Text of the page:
An elderly neighbor had some flooding in her basement and called the Malouf house looking for some help. Was Rebecca home? No. Was Sam home? No. Emily's help was offered, and the old lady questioned, "But isn't she frail and slight?"
I might have been a skinny little eleven-year-old girl, but I wasn't frail, nor was I slight. So I went and cleaned up the neighbor's basement. All by myself.
So the "frail and slight" comment became a family joke. Mostly with my father. Because it was so far from the truth.
I got married and lived in a camper trailer with no electricity. I wore Carhartts. I spent a semester in South Africa. I had a winter baby and took her hiking and canoeing as soon as the snow thawed. Steve heard the "frail and slight" story and thought it was equally amusing. So the joking continued.
But now, it's no joke. I am frail and slight. And I feel like my body is falling apart. Maybe I ruined my body during my younger years. . . or maybe this is just what happens when you are a grandma.
Last month, I was tough. I felt strong and healthy, stronger and healthier than I had been in years. I was going to the gym regularly, and my six-pack started to emerge. But then, everything went downhill. I finally had to go to the doctor.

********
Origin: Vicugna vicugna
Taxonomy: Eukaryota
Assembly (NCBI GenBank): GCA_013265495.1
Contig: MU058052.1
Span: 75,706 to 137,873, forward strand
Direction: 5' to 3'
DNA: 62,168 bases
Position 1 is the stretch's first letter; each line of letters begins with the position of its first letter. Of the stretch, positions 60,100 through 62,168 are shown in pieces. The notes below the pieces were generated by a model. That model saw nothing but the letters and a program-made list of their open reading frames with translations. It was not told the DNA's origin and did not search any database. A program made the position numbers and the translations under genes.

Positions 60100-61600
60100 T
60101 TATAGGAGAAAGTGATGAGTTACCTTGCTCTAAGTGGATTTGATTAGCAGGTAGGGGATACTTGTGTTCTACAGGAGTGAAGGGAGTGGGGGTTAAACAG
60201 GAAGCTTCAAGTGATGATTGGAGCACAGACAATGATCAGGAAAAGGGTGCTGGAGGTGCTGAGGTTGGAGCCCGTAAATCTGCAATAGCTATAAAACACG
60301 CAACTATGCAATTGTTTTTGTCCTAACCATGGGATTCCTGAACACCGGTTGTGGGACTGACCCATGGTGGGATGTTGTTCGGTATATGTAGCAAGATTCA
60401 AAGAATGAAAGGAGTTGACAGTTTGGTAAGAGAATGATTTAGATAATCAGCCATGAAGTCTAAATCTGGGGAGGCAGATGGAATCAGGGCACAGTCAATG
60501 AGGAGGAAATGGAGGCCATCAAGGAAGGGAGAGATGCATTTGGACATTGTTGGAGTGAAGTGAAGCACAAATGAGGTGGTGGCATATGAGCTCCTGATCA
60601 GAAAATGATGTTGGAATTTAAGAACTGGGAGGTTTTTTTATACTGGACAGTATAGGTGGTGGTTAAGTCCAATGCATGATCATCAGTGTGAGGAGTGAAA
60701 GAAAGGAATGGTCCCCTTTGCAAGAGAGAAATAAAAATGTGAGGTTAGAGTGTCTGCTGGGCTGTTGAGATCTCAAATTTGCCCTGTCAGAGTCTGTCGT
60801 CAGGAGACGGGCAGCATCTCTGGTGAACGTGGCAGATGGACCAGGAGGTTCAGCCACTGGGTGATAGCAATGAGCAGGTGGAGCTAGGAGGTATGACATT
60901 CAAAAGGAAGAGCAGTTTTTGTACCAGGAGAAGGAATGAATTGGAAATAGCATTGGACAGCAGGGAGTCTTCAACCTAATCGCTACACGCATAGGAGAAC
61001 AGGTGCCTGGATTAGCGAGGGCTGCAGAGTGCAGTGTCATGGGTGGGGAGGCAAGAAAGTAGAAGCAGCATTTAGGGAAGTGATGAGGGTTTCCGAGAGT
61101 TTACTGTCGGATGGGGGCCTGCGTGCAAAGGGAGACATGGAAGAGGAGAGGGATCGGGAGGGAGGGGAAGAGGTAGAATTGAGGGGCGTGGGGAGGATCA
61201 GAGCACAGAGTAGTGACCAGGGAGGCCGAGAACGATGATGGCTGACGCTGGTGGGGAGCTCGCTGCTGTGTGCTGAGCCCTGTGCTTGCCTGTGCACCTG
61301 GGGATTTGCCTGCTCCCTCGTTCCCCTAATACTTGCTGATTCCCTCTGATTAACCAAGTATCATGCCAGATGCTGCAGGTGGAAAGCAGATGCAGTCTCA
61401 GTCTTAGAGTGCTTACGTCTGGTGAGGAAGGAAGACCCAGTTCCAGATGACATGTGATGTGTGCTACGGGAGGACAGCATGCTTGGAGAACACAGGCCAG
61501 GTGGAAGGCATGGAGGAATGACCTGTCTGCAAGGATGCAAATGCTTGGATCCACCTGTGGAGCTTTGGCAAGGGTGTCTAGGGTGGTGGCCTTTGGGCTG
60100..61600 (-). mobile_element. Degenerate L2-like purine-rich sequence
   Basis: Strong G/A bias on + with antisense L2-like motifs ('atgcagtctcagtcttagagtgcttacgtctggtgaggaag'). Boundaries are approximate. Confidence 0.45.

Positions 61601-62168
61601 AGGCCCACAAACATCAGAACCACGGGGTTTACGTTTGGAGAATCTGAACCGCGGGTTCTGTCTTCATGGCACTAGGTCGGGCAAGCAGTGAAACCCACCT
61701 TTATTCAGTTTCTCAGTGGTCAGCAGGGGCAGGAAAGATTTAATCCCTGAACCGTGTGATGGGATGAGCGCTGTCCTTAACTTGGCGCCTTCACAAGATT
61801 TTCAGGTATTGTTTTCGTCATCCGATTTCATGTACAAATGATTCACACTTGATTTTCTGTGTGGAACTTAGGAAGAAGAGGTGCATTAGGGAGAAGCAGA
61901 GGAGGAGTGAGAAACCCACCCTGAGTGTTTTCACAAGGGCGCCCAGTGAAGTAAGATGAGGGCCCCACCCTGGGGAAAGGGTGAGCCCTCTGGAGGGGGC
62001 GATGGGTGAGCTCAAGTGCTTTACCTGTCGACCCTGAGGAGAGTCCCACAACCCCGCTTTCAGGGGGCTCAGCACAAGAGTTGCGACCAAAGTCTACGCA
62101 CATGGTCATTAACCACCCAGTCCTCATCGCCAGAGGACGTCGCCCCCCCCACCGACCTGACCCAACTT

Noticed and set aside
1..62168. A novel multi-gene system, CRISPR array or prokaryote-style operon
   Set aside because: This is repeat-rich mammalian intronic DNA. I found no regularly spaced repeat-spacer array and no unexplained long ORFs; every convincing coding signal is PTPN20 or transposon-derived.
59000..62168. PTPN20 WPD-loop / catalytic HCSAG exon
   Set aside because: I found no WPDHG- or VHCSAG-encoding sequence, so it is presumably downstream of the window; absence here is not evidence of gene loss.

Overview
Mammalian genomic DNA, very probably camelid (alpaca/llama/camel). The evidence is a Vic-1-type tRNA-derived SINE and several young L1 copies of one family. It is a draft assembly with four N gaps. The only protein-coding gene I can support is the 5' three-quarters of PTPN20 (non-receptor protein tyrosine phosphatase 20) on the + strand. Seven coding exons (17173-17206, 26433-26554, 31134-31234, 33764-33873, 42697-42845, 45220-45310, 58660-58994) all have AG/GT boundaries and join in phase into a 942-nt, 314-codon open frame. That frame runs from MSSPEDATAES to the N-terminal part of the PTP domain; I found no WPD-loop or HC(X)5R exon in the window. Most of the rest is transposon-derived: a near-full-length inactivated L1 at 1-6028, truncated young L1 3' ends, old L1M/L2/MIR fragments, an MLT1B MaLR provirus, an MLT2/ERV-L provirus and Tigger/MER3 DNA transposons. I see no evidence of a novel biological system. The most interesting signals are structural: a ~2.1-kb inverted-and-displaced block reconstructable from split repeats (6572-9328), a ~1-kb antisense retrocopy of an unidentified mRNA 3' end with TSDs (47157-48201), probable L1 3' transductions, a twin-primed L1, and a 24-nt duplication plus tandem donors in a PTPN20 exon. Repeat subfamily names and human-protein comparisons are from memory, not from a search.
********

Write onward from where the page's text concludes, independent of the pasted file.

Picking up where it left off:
And now that Adam has announced it to the neighborhood, I might as well share it with the rest of the world.
I have a hernia along my midline incision. And I need surgery. Except that I don't have medical insurance, so I have to wait until January. Which is frustrating. Surgery is never fun. And I already had my January scheduled out . . . and February, March, and April too.
In the meantime, I am wearing an abdominal binder, and Steve is doing most of the laundry. And most of the other work around the house too. I am being cautious. Cautious because it's painful. And cautious because I'm somewhat terrified of what is happening inside my body.
I have had to make some serious modifications to my lifestyle. I walk by things on the floor and don't bend over to pick them up. I hold kids by the hand instead of carrying them. And I am trying to maintain my sanity without going to the gym. (I've never been a hardcore runner, but when I can't release my anger and frustration on the treadmill. . . I cry. So I've been crying. A lot. Enough that we are starting to wonder if I am also going through menopause.)
But I have an admirable husband. He takes good care of me. He tells me that he doesn't mind taking care of me. And he reminds me of all of the good characteristics and attributes that he and the other members of his family developed from taking care of his Grandma Whitney, suggesting that similar blessings will come to our children for allowing them to help take care of me. Sometimes, when I am teary-eyed, in pain from the bulge in my abdomen and discouraged by the things I can't do, he pulls me close and whispers that everything is as it should be. And I suppose it usually is.